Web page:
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This account is reprinted by permission from the June, 1999 issue of the False Memory Syndrome Foundation Newsletter, p. 13.

MPD Misdiagnosis

After seeing all the recent television coverage on MPD, I felt many fear alarms inside me. The fear comes from knowing what lies ahead for those still trapped in the deception and who may remain misinformed. It is hard for me to see doctors and the media still romanticizing MPD, as if the mind is a toy for them to play with. Repeatedly, the personalities and recovered memories are accepted without question. The message is that MPD is good, it's always real, and it's always caused by childhood trauma.

Indeed, it can be magical. But I did not ask for magicians to help me. I did not ask for my life to become good drama, good entertainment. I left this type of therapy without any benefit, and I know there is much more that isn't being told.

When I look back at my MPD misdiagnosis, the only truly "multiple" aspects were the suicide attempts, the deceptions and the despair. It upsets me that people don't understand and are not informed about the trauma of coping with the effects of bad therapy.

People don't seem to realize how much it can effect someone to have all those records and a history of so much misinformation. The records don't ever say "possible, alleged." They say MPD, SRA, over and over again. There are no statements saying "probable, controversial, experimental."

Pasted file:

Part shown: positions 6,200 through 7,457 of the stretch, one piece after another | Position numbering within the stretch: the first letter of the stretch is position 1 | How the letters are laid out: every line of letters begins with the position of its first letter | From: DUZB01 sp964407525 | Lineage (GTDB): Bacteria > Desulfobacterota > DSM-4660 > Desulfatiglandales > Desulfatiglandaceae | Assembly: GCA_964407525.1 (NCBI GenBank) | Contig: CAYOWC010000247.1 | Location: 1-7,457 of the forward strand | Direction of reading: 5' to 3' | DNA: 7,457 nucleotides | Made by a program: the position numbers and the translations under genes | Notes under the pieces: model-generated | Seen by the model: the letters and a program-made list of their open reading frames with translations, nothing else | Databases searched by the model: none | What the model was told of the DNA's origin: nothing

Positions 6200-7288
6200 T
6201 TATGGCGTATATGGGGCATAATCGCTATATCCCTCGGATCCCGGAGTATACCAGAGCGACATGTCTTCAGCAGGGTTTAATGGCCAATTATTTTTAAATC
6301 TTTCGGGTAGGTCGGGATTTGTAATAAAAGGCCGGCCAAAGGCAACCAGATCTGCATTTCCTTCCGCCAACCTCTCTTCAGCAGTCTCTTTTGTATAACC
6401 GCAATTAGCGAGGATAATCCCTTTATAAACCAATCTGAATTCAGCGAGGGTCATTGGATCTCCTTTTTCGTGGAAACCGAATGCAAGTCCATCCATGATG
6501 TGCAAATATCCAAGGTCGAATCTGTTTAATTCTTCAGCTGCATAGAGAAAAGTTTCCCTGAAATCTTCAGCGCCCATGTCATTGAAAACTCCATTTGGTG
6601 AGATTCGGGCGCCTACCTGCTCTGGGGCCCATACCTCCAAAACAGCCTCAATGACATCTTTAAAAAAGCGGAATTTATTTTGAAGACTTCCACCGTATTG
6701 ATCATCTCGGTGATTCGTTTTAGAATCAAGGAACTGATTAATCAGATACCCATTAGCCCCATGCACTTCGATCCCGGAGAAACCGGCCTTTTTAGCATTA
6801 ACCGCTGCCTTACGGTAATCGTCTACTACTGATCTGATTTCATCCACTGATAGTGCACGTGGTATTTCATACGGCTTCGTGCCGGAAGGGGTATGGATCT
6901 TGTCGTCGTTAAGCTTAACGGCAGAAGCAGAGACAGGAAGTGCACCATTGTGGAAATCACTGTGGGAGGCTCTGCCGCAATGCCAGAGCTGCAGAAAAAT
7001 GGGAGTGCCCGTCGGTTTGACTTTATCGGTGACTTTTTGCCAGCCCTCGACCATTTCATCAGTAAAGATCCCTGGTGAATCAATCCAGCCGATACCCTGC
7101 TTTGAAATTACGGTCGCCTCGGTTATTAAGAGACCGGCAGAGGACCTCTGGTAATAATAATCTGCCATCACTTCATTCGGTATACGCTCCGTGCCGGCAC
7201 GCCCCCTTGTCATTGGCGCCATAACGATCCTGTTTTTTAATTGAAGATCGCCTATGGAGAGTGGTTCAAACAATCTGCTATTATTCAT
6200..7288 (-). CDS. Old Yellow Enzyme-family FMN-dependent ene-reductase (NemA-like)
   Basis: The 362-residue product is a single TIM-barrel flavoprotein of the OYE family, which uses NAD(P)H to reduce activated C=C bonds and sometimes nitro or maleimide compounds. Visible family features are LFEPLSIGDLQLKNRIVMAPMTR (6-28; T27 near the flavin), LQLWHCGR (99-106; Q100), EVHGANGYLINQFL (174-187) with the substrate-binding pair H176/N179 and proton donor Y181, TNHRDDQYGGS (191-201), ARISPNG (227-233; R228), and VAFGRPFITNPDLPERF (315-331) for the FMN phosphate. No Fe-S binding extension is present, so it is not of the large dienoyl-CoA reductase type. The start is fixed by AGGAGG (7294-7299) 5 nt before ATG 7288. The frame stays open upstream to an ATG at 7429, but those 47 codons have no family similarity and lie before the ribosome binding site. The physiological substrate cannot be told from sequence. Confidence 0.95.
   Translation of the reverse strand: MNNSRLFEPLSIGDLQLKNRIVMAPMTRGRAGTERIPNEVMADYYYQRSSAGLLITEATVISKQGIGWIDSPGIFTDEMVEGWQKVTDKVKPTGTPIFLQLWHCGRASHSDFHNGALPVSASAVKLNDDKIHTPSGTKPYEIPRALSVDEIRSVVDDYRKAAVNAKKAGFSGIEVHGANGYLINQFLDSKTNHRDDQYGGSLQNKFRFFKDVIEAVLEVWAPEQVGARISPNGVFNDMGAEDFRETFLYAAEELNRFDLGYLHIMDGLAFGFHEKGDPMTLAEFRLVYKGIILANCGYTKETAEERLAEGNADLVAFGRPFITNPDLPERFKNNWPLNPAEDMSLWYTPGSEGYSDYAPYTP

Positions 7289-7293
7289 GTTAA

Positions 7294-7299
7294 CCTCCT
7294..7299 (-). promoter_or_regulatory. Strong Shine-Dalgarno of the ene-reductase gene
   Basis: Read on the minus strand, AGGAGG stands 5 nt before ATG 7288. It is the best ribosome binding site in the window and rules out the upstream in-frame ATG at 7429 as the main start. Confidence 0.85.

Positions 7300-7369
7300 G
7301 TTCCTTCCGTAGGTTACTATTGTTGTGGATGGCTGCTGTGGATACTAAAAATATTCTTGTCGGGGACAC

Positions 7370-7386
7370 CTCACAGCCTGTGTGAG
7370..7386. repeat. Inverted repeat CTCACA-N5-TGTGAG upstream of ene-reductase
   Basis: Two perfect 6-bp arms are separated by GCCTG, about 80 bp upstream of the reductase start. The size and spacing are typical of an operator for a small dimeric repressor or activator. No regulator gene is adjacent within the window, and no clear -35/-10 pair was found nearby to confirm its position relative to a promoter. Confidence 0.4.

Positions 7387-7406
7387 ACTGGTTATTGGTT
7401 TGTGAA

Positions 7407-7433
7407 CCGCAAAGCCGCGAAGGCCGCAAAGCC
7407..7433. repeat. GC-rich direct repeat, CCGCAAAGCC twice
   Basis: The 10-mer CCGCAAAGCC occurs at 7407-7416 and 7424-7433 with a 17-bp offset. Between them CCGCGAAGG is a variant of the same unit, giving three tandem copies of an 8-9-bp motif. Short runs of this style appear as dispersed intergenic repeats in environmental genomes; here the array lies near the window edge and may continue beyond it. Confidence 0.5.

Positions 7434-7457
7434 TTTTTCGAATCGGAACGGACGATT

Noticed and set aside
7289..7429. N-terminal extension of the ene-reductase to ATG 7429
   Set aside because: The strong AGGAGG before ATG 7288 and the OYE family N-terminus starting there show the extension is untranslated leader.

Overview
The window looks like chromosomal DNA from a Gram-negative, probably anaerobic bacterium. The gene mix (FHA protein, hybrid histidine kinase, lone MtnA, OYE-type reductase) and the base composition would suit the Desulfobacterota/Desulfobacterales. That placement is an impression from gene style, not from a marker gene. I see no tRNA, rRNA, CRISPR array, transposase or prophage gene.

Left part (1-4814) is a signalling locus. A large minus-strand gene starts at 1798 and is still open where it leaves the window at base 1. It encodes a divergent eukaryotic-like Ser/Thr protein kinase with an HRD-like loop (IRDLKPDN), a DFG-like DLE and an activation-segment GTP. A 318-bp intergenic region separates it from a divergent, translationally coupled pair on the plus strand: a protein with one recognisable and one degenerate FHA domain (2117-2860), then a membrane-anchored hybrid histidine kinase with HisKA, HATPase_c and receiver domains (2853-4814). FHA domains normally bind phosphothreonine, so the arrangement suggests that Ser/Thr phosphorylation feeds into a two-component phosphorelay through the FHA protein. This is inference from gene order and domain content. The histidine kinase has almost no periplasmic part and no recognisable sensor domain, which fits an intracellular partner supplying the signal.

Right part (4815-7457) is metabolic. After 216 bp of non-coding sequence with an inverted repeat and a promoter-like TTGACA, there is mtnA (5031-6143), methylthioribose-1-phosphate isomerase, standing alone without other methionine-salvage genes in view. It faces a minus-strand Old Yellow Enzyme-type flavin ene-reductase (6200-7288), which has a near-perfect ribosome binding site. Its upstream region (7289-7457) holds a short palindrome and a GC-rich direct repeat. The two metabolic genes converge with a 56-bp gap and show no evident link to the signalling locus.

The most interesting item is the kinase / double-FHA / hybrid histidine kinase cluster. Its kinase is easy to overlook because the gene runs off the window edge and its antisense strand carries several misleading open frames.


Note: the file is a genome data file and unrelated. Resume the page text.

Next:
People get caught up in the fascination of MPD but have no idea how damaging it can be. They think it's intriguing how the mind can do that, as if it's always real, like it's so cool and must have been fun. But it's not. It's not fun at all.

I know because I got caught up in believing it was supposed to be a great gift to survive. But that's all there was. The fascination grew old quickly. The rest was terror -- not being sure who you are anymore. Living that way was not fun or fascinating at all.

It's not fun when your therapist constantly changes the subject or won't talk to you unless you give her the name of the alter who's talking. It's not fun when your therapist treats you like nothing you say is important unless you can tell her "who's out." It's not fun to tell her nobody is out and then get labeled with another alter named "Nobody." It's not fun when nothing you say is important unless so-and-so is talking. It's not fun constantly trying to figure out who might be talking or trying to figure out a name before you can even talk. It's not fun when who's "out" becomes more important than what you are trying to say!

It's not fun when your therapist spends five minutes talking to you and the rest of the hours talking with every alter she can. And it's certainly no fun being too afraid to say anything because you don't know who you are supposed to be. Then you end up just sitting there in great pain and confusion, having to listen to your therapist's speeches over and over telling you how you feel, or should feel, all the time. No, it's not fun and no one should ever be used as anyone's amusement.

A Daughter of Good Parents

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